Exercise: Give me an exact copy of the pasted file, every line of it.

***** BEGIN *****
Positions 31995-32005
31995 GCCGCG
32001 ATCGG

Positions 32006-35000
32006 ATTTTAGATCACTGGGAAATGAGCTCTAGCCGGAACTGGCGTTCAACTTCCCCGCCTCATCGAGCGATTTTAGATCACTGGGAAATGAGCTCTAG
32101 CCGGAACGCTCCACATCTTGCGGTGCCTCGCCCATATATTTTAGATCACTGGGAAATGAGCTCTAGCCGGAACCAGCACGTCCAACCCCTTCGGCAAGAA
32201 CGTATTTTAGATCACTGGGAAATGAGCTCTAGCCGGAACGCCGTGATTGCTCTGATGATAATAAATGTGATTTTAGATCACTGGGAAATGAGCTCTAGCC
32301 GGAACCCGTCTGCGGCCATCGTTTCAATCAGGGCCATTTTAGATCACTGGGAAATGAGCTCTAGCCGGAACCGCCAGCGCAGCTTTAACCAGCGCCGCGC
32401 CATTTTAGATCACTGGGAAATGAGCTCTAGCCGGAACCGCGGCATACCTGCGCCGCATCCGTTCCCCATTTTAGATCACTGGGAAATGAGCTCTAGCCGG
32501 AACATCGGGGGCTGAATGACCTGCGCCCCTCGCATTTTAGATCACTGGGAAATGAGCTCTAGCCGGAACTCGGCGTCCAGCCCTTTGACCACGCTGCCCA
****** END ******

Positions 31995-32005
31995 GCCGCG
32001 ATCGG

Positions 32006-35000
32006 ATTTTAGATCACTGGGAAATGAGCTCTAGCCGGAACTGGCGTTCAACTTCCCCGCCTCATCGAGCGATTTTAGATCACTGGGAAATGAGCTCTAG
32101 CCGGAACGCTCCACATCTTGCGGTGCCTCGCCCATATATTTTAGATCACTGGGAAATGAGCTCTAGCCGGAACCAGCACGTCCAACCCCTTCGGCAAGAA
32201 CGTATTTTAGATCACTGGGAAATGAGCTCTAGCCGGAACGCCGTGATTGCTCTGATGATAATAAATGTGATTTTAGATCACTGGGAAATGAGCTCTAGCC
32301 GGAACCCGTCTGCGGCCATCGTTTCAATCAGGGCCATTTTAGATCACTGGGAAATGAGCTCTAGCCGGAACCGCCAGCGCAGCTTTAACCAGCGCCGCGC
32401 CATTTTAGATCACTGGGAAATGAGCTCTAGCCGGAACCGCGGCATACCTGCGCCGCATCCGTTCCCCATTTTAGATCACTGGGAAATGAGCTCTAGCCGG
32501 AACATCGGGGGCTGAATGACCTGCGCCCCTCGCATTTTAGATCACTGGGAAATGAGCTCTAGCCGGAACTCGGCGTCCAGCCCTTTGACCACGCTGCCCA